KTH Environmental Humanities Laboratory

The Environmental Humanities Laboratory is an initative at the Division of History of Science, Technology and Environment.

The environmental humanities is currently one of the most dynamic fields in the human sciences. Their dynamism and energy are derived from the increasing demand on human and social knowledge to meet global challenges. The environmental humanities are characterised by a hybrid nature, combining skills, methods, and theories from several humanities disciplines – historical, aesthetic, visual, anthropological, etc. – with problems and issues of high relevance for society and informed by science and technology.

The work in the EHL follows organically from previous work conducted in the Division on environment, energy, media, and technologies.

The Urban Action Lab at Makerere University is in action!

The Urban Action Lab (UAL) at Makerere University in Kampala, Uganda has launched their website. The UAL is run by Professor Shuaib Lwasa and his team of urban researchers and students and the Lab will make a crucial contribution from East Africa to pan-African attempts in facing urban challenges of the 21st century.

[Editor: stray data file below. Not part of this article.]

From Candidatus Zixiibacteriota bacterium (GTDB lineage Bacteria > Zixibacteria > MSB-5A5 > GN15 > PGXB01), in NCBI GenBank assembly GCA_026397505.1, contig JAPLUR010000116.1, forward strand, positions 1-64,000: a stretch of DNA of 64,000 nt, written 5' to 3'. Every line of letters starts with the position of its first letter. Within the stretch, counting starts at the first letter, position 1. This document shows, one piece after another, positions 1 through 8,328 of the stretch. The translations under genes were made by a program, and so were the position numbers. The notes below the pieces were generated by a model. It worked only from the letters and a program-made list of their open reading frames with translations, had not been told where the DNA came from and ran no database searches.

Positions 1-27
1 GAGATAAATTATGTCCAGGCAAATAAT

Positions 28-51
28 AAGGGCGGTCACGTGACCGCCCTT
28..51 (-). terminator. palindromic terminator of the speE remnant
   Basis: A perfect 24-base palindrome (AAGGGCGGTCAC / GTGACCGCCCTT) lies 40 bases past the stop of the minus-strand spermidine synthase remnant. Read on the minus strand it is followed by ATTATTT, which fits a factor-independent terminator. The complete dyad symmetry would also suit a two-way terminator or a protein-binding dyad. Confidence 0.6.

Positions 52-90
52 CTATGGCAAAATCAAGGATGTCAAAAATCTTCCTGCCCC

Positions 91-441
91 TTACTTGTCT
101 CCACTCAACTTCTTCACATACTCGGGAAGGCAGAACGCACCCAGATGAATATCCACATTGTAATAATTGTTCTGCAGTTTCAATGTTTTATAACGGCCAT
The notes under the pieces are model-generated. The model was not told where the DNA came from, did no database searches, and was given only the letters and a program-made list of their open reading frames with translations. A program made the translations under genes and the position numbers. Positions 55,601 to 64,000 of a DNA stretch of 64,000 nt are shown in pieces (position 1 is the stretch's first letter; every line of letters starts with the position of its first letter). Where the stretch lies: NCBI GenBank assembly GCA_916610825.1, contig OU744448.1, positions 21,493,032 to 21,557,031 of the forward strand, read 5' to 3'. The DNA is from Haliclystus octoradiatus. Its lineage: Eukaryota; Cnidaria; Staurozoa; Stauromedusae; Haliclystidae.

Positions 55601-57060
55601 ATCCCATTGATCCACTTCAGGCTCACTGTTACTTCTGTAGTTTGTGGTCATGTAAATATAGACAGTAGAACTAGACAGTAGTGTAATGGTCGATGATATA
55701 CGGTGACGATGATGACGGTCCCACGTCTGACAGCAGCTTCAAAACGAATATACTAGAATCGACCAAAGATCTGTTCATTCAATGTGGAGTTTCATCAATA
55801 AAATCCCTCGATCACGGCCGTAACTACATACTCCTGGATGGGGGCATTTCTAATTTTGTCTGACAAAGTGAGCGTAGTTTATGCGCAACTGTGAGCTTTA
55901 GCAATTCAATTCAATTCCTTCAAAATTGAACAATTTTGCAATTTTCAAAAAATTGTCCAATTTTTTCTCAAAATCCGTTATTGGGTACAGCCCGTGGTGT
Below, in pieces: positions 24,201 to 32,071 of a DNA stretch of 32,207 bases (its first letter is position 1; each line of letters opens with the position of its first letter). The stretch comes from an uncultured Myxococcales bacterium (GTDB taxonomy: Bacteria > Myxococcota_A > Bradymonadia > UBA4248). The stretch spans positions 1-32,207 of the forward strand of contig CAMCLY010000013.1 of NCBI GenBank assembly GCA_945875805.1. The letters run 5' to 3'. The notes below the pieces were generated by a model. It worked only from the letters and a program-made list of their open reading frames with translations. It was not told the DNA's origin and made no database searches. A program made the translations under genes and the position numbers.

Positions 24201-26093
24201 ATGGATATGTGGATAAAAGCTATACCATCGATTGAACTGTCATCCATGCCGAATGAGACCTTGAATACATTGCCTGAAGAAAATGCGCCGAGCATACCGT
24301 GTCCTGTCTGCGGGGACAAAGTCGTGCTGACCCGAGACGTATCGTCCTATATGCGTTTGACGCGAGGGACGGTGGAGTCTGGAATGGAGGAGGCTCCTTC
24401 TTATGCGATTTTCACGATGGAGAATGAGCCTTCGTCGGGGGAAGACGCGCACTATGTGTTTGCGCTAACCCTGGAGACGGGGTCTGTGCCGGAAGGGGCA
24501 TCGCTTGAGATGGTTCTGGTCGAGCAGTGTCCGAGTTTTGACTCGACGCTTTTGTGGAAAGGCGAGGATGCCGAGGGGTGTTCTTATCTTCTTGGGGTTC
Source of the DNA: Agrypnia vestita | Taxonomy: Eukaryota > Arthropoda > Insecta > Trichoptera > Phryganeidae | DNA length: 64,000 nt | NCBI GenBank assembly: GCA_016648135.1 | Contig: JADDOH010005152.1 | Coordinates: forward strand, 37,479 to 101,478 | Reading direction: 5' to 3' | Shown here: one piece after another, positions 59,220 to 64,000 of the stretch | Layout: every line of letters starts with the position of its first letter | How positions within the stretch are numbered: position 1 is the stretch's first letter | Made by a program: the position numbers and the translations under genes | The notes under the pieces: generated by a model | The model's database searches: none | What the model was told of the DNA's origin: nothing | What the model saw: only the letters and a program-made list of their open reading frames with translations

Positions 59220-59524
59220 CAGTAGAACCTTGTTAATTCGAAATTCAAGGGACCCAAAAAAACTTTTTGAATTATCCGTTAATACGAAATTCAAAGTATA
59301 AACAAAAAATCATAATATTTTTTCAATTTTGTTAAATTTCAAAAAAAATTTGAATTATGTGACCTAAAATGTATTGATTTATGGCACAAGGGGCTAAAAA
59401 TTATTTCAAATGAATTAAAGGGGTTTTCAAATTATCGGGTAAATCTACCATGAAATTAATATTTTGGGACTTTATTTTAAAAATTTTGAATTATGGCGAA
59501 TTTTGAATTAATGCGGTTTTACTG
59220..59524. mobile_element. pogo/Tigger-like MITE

Read more here!

Conference: Natures in between

2017 European Society for Environmental History Conference.

The Conference will be held in Zagreb, Croatia, 28 June to 2 July 2017.

For more information, click here!

Travel report: Turning the biosphere into the “semiosphere” in Tartu, Estonia

As part of the effort to develop collaborations that help to transverse and put in dialogue science and humanities, Martin Avila travelled to Tartu, Estonia (September 1-3) to meet with (bio)semioticians Kalevi Kull and colleagues. Click here to read more!

Global South Urbanism

Public talk and film screening of "One Table Two Elephants" at Namibia University of Science and Technology, and a workshop on Global South Urbanism.

Noordhoek eco-estates protect the rich from the reality of Masiphumelele

A stone’s throw from the working-class township of Masiphumelele, the Noordhoek mountains are being transformed into exclusive “eco-estates” which preserve apartheid geography just as the Group Areas Act did, write Bruce Baigrie and Henrik Ernstson. Read the full article on GroundUp here!

"The importance of integrative humanities"

New essay by Sverker Sörlin in the Canadian Literary Review.

To see the whole article, click here!

 

Travelling without Borders

A new project at the EHL – following up on this blog and this newspaper article.

Top page top